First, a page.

Lessons Learned

What our team has learned during the interaction research and design process.

Our cultural probes were a little too vague in some of the activities we provided in our booklet as some of the responses resulted in one word answers. However, we found the probes useful in gaining insight on personal values and priorities from individual participants in our target group.

In creating the personas and foundation sheets, we based our information on data we gathered from collecting and analyzing our cultural probes. We found that in narrowing down small details,  it allows us as the design team a clear idea with how certain personas would behave and understanding how they would react in a given circumstance.

We gained insight and empathy on our end users when we created the informances to understand how they go about their day by acting out scenarios that we thought would accurately represent their daily habits. We further focused down on the specific scenario of packing a bag to a journey framework as we wanted to address an issue specifically that ties the group together in preparing for yoga. However, upon conducting the participatory design workshop, we had a revelation talking with our participants and realizing that our assumptions of packing as a problem was not an issue in their lives at all. This was the biggest breakthrough in our design process as we realized the informances and journey frameworks were flawed and inaccurate.

We shifted our design frame instead of worrying about problems of mobility and back pain as we first predicted, to a more real problem of the needs of our group with the need to purchase multiple bags. The presence of the participant who already gave birth was a huge boon on our process as she was able to reveal her intuition on the situation of different bag options for pregnant mothers that even the other participant was not aware of or be able to foresee. Having multiple perspectives on a situation is an important asset in achieving a thorough investigation. By shifting our problem frame from a prenatal yoga bag to a general utility bag that can grow and transition into a diaper bag, we made a huge leap in course correcting to solve a real problem. We recognize that although the interaction design processes of creating personas and journey frameworks are useful in gaining empathy with our users to understand their needs, design is an iterative process and it requires constant investigation.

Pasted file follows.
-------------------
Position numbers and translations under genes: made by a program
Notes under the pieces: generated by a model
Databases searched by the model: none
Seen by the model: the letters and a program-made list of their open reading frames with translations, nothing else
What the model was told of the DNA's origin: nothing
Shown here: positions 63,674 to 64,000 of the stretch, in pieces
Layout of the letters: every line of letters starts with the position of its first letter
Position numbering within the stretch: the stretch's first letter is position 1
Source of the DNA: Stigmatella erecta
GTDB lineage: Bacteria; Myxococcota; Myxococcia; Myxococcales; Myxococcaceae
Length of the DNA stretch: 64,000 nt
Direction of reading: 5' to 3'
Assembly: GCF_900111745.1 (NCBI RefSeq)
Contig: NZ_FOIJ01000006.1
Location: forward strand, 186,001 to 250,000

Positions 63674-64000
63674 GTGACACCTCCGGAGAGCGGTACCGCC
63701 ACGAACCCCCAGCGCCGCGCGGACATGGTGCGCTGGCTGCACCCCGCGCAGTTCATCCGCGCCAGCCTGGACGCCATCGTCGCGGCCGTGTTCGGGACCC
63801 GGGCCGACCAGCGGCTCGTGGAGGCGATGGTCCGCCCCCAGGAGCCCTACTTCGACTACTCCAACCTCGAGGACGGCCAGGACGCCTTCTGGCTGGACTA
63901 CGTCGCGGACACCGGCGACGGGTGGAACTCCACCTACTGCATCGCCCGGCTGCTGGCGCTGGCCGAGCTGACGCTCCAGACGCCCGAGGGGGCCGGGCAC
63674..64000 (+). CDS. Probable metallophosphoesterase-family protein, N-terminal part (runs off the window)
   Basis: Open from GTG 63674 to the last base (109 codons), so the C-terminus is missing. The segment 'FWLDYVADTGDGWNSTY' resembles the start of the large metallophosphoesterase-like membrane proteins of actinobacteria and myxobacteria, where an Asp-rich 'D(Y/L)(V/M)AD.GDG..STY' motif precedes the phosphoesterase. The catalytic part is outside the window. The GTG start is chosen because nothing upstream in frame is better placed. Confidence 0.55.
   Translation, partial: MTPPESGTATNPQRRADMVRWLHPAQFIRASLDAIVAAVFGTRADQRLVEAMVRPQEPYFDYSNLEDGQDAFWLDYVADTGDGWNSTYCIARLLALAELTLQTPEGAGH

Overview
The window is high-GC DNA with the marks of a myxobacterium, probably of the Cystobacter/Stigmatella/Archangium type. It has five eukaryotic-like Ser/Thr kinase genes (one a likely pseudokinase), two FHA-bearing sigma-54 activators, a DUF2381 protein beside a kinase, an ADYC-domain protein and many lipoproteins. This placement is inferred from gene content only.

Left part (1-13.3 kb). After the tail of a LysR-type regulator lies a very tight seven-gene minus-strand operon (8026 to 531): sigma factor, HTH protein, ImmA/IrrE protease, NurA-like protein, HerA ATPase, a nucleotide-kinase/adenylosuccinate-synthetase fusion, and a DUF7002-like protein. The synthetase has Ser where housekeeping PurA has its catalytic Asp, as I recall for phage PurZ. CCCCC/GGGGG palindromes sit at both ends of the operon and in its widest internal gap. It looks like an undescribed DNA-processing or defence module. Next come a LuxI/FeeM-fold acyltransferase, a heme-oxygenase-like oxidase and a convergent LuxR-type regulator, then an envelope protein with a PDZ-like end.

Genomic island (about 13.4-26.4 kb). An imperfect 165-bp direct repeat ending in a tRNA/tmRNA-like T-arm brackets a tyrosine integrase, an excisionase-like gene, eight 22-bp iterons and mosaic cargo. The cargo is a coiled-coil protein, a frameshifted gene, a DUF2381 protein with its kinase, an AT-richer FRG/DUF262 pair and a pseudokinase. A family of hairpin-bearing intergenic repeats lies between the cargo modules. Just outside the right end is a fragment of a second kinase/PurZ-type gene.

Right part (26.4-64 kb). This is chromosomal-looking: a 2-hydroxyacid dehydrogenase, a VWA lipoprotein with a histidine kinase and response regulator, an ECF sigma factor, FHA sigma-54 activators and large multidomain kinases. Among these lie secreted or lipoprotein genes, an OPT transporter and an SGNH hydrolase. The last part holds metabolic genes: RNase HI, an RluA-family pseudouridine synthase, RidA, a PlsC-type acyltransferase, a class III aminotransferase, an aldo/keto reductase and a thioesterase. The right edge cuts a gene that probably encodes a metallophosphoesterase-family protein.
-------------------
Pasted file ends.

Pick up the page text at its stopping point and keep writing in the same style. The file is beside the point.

Also upon conducting the participatory workshop, we discovered interesting biases that were not obvious to us. Upon showing the users our low-fidelity prototype sketches, the surprising response to our wheeled design that afforded rolling was a predisposition to associate our design with a carry-on luggage. This resulted in an extremely negative reaction from our participants who asserted they would rather carry the bag even if the weight would be uncomfortable to lift.

One thing we were unsure of after conducting our participatory workshop and realizing our personas, informances, and journey frameworks was whether to go back to them and revise. We decided to just leave them behind and rely our final iterations based solely on our participatory workshops and user evaluation.

As we conducted our testing evaluation with our medium-fidelity prototype, the users were eager to share with us that they had forgot to express during the participatory workshop a feature that they wanted. We were surprised with the participants’ feelings and engagement in their involvement of the design process. Our medium-fidelity prototype incorporated most of the features as communicated from our participants’ during the participatory workshop. We were surprised to find that although one of the features was one they listed as what they want, they realized they didn’t actually want it. It was an interesting finding to understand how users may not actually know what they really want, they only think they want it.


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